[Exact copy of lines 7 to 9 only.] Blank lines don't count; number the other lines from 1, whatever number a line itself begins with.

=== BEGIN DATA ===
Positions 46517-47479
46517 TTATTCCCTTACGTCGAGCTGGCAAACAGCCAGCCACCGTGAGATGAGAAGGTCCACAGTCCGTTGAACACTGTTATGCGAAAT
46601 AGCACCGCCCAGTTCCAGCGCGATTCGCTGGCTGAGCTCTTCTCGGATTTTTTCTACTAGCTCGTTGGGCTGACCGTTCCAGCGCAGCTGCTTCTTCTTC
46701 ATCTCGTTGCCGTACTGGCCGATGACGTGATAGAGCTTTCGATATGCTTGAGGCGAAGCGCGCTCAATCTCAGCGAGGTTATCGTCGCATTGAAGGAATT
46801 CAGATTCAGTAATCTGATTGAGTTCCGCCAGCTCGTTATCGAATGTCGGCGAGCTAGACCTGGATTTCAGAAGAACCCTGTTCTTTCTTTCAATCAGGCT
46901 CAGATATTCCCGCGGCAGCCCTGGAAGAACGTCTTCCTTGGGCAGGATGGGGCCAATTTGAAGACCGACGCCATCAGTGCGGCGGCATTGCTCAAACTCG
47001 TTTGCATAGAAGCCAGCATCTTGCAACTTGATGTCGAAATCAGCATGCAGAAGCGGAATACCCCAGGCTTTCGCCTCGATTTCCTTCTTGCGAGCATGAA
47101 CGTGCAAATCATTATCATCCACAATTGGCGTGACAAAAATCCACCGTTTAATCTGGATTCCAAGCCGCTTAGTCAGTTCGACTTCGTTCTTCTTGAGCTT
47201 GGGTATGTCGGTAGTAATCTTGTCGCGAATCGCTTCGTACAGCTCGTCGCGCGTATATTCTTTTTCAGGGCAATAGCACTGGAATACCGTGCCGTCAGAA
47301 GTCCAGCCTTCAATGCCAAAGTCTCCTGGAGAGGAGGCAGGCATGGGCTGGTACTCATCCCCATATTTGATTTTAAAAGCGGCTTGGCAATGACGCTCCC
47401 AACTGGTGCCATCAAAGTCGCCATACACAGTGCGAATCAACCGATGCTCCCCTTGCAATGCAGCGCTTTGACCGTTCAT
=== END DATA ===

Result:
47001 TTTGCATAGAAGCCAGCATCTTGCAACTTGATGTCGAAATCAGCATGCAGAAGCGGAATACCCCAGGCTTTCGCCTCGATTTCCTTCTTGCGAGCATGAA
47101 CGTGCAAATCATTATCATCCACAATTGGCGTGACAAAAATCCACCGTTTAATCTGGATTCCAAGCCGCTTAGTCAGTTCGACTTCGTTCTTCTTGAGCTT
47201 GGGTATGTCGGTAGTAATCTTGTCGCGAATCGCTTCGTACAGCTCGTCGCGCGTATATTCTTTTTCAGGGCAATAGCACTGGAATACCGTGCCGTCAGAA